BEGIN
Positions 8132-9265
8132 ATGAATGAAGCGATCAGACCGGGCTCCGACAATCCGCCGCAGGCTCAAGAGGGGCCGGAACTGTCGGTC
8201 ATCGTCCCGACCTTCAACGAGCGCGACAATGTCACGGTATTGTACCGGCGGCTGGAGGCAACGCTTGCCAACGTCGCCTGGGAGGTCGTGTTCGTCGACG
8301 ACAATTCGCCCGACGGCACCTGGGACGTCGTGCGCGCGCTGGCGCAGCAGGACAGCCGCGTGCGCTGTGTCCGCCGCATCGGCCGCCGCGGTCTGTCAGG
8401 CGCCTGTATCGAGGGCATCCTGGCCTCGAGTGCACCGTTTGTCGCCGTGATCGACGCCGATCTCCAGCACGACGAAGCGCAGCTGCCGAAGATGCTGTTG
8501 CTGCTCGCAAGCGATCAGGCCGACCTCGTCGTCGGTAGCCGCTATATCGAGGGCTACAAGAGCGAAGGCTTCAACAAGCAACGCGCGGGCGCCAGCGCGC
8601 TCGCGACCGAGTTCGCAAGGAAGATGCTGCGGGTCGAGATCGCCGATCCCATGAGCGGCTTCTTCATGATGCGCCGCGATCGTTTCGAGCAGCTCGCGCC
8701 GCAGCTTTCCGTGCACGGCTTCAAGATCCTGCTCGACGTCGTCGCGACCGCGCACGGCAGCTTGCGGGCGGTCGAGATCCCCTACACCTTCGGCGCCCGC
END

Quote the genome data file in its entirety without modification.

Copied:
Positions 8132-9265
8132 ATGAATGAAGCGATCAGACCGGGCTCCGACAATCCGCCGCAGGCTCAAGAGGGGCCGGAACTGTCGGTC
8201 ATCGTCCCGACCTTCAACGAGCGCGACAATGTCACGGTATTGTACCGGCGGCTGGAGGCAACGCTTGCCAACGTCGCCTGGGAGGTCGTGTTCGTCGACG
8301 ACAATTCGCCCGACGGCACCTGGGACGTCGTGCGCGCGCTGGCGCAGCAGGACAGCCGCGTGCGCTGTGTCCGCCGCATCGGCCGCCGCGGTCTGTCAGG
8401 CGCCTGTATCGAGGGCATCCTGGCCTCGAGTGCACCGTTTGTCGCCGTGATCGACGCCGATCTCCAGCACGACGAAGCGCAGCTGCCGAAGATGCTGTTG
8501 CTGCTCGCAAGCGATCAGGCCGACCTCGTCGTCGGTAGCCGCTATATCGAGGGCTACAAGAGCGAAGGCTTCAACAAGCAACGCGCGGGCGCCAGCGCGC
8601 TCGCGACCGAGTTCGCAAGGAAGATGCTGCGGGTCGAGATCGCCGATCCCATGAGCGGCTTCTTCATGATGCGCCGCGATCGTTTCGAGCAGCTCGCGCC
8701 GCAGCTTTCCGTGCACGGCTTCAAGATCCTGCTCGACGTCGTCGCGACCGCGCACGGCAGCTTGCGGGCGGTCGAGATCCCCTACACCTTCGGCGCCCGC